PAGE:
• Summit of the Americas
Summit of the Americas
Financial Times, London, Tuesday, Nov.
The Summit of the Americas is supposed to reinforce the hemisphere’s commitments to democracy and open markets. It is an opportunity for leaders from north and south to work out common ways of fostering development and prosperity. When the first summit was held 11 years ago, it took place amid hopes of economic convergence.
Sadly last weekend’s meeting in the Argentine seaside resort of Mar del Plata provided a stark contrast. It served only to highlight discord and disunity, leaving the U.S., Mexico, Central America, Colombia and Chile in one camp and Brazil, Argentina and Venezuela in the other. This division reflected new, more sober realities that must be taken into account in fashioning US policies in the region.
The contentious issue was the formation of a free trade zone stretching from Alaska to Tierra del Fuego – the Free Trade Area of the Americas, originally launched in 1994. All but five of the 34 countries signed a clause in a declaration agreeing that talks on the matter should continue next year. But three of the biggest economies – Brazil, Argentina and Venezuela – refused to do so. The time spent on the negotiations and the acrimony of the exchanges meant there was little time to consider more important issues.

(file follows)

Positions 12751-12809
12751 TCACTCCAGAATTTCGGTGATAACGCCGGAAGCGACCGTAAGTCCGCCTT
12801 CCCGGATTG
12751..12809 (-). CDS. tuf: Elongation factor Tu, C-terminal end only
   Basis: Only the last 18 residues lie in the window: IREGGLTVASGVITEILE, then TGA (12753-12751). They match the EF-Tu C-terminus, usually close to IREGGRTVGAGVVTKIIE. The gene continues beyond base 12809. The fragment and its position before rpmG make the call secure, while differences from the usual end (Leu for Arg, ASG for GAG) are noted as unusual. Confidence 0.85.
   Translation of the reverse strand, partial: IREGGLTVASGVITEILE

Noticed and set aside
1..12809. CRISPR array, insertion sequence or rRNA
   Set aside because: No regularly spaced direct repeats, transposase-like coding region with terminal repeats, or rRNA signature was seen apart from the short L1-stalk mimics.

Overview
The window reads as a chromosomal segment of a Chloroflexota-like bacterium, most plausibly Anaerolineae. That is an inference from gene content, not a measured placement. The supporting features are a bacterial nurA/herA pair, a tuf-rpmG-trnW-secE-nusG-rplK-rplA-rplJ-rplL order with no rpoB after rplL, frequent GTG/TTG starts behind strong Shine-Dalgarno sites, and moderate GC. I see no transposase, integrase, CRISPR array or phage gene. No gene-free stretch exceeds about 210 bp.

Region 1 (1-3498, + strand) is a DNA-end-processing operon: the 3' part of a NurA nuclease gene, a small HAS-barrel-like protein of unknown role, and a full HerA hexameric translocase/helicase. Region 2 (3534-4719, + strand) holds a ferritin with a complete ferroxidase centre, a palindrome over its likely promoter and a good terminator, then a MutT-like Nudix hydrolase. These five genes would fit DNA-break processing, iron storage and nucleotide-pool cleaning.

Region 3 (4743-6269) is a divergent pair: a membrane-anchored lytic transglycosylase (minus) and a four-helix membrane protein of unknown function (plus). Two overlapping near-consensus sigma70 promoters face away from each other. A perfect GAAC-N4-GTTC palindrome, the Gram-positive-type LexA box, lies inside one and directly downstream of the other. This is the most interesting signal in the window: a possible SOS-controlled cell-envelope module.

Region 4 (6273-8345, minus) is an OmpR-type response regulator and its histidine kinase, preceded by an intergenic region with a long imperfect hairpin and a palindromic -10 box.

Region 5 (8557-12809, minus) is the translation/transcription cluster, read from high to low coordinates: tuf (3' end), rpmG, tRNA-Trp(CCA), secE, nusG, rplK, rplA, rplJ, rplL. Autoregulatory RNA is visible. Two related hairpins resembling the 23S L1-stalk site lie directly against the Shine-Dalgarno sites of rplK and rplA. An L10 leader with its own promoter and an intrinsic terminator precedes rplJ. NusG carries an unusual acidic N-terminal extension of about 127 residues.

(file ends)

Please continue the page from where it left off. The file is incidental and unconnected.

The sad thing about the division is that it could have been at least contained. Hugo Chávez, Venezuela’s radical president, arrived at the summit determined to “bury” an agreement he sees as characterizing the worst excesses of “neo-liberalism.” Yet U.S. negotiators pressed countries to accept a deadline for resuming talks on an accord that had been on the back-burner for at least two years.
Without any possibility of winning access to the U.S. market for their agricultural products, Brazil and Argentina in particular – the region’s most efficient farming nations – were understandably reluctant to sign up to precise deadlines. Moreover, President George W. Bush has repeatedly recognized that freer trade in agricultural products is itself dependent on the progress of the world trade talks that resume next month in Hong Kong.
The pattern of the U.S.’s own trade talks with the region also made it sensible to be more pragmatic about FTAA. For some time the emphasis in Washington has been on more realizable bilateral and sub-regional agreements, such as those negotiated most recently with five Central American countries and the Dominican Republic.
By allowing trade to emerge as a contentious issue with Brazil and Argentina, the US has potentially damaged relations with two countries that it could work with to promote regional stability and contain any aggressive intentions harbored by Mr. Chávez. As U.S. policy-makers consider their options after the weekend’s summit, it would be better to start from a basis of what is practically achievable rather than pursue grand visions.